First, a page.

Written by Michael Draper
- Expert Safety Services
A workplace hazard that can be easily forgotten is that of noise hazards. The difficulty on the surface is how to determine how many decibels is too much. The second thing is this hazard is unlike other hazards where the negative effects are seen relatively soon. Yes the negative effects of noise often take years to manifest themselves. Let’s examine first where noise hazards can be found for window cleaners and pressure washers and then how to determine what precautions should be taken.
Noise Hazards will be most prevalent in three main areas- operating a pressure washer, operating gutter vacs, and while doing construction clean up jobs.
Operating a Pressure Washer
You may not know but a 4 gallon a minute 4000 psi pressure washer operates at about 300 decibels and that decibel as referenced by the chart in this article is too high not to wear hearing protection. It should be noted that as you move away from the machine the decibel rating will come down however, also remember that the wand is letting off decibels as well and some higher rated machines than the above referenced have a high output. So both the wand end and the machine itself should be taken into consideration.
Operating a Gutter Vac
These machines while useful also have a high out put of decibels and unlike a pressure washer mentioned above the hose length on these machines will limit how far a user can get from the machine. Most gutter vacs are equipped with three 800 watt motors they also give off enough decibel to require hearing protection.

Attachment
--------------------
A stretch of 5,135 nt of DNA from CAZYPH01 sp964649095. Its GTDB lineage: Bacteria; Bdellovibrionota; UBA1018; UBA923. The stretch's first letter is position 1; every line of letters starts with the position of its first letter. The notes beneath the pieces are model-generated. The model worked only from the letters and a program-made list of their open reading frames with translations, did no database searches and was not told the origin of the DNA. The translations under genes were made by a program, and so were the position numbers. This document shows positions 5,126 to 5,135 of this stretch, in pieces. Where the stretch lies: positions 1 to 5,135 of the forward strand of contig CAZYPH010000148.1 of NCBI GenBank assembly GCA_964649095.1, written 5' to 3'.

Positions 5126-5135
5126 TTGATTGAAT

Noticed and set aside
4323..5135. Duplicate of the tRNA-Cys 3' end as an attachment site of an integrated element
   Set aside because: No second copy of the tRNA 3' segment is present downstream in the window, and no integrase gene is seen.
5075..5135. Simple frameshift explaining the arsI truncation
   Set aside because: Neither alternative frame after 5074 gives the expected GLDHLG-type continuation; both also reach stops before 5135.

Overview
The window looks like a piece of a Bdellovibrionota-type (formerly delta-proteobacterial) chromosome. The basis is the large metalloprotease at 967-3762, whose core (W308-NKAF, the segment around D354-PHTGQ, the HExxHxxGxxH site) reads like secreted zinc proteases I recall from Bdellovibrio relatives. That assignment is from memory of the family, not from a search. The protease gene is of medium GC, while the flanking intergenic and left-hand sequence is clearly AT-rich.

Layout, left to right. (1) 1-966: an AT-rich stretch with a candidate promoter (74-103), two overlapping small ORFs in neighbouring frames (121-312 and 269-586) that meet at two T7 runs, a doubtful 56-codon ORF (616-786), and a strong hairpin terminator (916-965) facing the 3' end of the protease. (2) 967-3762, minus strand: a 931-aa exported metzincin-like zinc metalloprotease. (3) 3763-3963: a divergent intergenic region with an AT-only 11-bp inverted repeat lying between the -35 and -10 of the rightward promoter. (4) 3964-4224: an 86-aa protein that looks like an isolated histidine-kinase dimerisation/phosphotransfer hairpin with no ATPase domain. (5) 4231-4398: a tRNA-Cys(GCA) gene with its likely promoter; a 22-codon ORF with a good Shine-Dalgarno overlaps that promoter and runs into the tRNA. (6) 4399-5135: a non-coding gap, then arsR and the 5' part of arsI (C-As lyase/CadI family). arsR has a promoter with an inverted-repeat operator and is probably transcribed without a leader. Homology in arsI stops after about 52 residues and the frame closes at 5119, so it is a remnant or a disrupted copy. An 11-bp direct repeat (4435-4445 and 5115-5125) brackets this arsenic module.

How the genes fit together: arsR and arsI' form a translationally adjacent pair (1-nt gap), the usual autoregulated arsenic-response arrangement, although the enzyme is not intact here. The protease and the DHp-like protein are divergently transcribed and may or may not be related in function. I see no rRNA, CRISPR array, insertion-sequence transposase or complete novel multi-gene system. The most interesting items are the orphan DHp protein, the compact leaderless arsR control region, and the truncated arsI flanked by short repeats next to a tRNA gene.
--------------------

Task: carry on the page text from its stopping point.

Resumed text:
Often times while performing a construction clean various aspects of the construction process are still in progress. This means saws, drills and even shop vacs might be in use. Depending how close workers are to the noise this environment may too increase the need for owners to be aware of noise levels for their employees.
How to Assess the Hazard
One very simple way to determine noise level hazards is the combination of the chart in this article and the use of a noise level meter. Although there are various noise level meters NIOSH makes a free app called the NIOSH SLM and it very effective and easy to use. It can be downloaded to a phone making it easy for an employee to easily reference while on the job. Once the hazard is determined an employer will need to establish what hearing protection is best suited to minimize the risk. This could be foam ear buds, it may require a ear muff type device or possibly even both depending on the decibel rating.
OSHA Requirement for Employers
OSHA requires under OSHA 1910 General Industry Standard that employers assess all workplaces and sites for hazards that pose a risk to employees and seek to eliminate or minimize those hazards. They cover hearing protection extensively.